Ruby Sparks (2012) Review
Ruby Sparks (2012)
Directors: Jonathan Dayton, Valerie Faris
Screenwriter: Zoe Kazan
Starring: Paul Dano, Zoe Kazan, Chris Messina, Annette Bening, Antonio Banderas, Steve Coogan. Elliott Gould
Imagine the Manic Pixie Dream Girl come to life. That’s what the story is of Ruby Sparks is… literally.
Written by co-lead Zoe Kazan, granddaughter of iconic film director Elia Kazan, Ruby Sparks casts a critical eye over the male tendency to imagine perfection in their romantic interests instead of admiring the reality of their partners, only the female character is literally imagined and produced on-screen as a physical manifestation of the imagination of the film’s writer antagonist Calvin (Paul Dano – There Will Be Blood). The topic alone is enticing, and the delivery manages to wrap this up in the same light-hearted manner that the co-directors’ previous picture – Little Miss Sunshine – did too, without avoiding any of the darker undertones in doing so. The balance is a difficult one to reach, but feels as effectively handled in Ruby Sparks as it was in Little Miss Sunshine, though Sparks does perhaps offer a more intimate and somewhat claustrophobic look at interpersonal relationships. It doesn’t feel as warm as a result, but it’s certainly worthy of having a critical eye cast over it, if not so much a passive one.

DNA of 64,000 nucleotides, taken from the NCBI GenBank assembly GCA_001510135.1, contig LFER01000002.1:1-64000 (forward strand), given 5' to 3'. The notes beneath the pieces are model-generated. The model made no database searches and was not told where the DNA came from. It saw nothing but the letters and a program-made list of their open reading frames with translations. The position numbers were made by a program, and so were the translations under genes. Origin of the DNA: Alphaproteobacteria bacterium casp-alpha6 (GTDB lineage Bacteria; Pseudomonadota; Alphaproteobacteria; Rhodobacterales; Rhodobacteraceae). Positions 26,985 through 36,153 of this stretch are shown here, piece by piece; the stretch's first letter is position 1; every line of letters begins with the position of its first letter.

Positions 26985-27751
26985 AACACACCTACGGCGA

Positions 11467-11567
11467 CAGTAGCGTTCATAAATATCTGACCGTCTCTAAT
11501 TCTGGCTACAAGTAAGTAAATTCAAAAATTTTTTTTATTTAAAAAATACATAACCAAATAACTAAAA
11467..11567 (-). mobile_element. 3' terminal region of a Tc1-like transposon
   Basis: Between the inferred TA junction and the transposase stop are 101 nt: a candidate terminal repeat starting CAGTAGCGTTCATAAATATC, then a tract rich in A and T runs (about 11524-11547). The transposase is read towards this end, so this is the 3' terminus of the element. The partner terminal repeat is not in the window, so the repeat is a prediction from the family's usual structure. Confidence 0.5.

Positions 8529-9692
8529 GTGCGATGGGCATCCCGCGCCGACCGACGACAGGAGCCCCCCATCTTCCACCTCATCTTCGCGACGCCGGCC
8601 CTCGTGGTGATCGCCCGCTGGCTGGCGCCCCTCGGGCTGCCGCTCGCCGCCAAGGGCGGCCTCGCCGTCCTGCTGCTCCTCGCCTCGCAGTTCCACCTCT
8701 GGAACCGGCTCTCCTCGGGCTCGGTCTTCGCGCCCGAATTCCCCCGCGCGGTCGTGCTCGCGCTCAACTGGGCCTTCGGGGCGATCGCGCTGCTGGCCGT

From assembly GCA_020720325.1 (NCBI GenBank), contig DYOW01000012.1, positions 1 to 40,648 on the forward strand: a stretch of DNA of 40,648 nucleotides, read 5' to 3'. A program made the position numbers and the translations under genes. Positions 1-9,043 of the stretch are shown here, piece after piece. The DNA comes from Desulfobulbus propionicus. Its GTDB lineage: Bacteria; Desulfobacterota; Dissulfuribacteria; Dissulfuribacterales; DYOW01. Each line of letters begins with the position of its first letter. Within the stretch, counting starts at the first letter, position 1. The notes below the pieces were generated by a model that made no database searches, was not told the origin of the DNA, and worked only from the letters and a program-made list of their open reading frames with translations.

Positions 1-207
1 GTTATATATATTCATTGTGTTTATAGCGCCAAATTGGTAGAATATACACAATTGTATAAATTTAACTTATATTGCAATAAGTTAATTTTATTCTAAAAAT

The script itself is a little thin, and this is particularly evident throughout the second act in which Ruby Sparks seems to steer away from the author/product relationship and the morality of it at the very moments it seems most vital to the plot’s development. These periods do, however, remain interesting and conclude in a much more sinister way with a much more critical outlook on the key protagonist than before. And, like Frankenstein and his monster, Calvin becomes a twisted vision of his earlier self and finally confronts the moral conundrum in a sequence of confrontations between the two characters that is not only well written but also sensationally performed by Zoe Kazan in particular. This sequence does a lot to lift the picture beyond the interesting topic and critical outlook and into a story of character and emotion; something that really helps to leave a great impression.
Ruby Sparks is a generally well-written, well-acted and well-photographed piece that succeeds in confronting such an interesting and important topic while remaining personal. It is therefore worthy of 1 hour 49 minutes of an intrigued film-lover’s mind.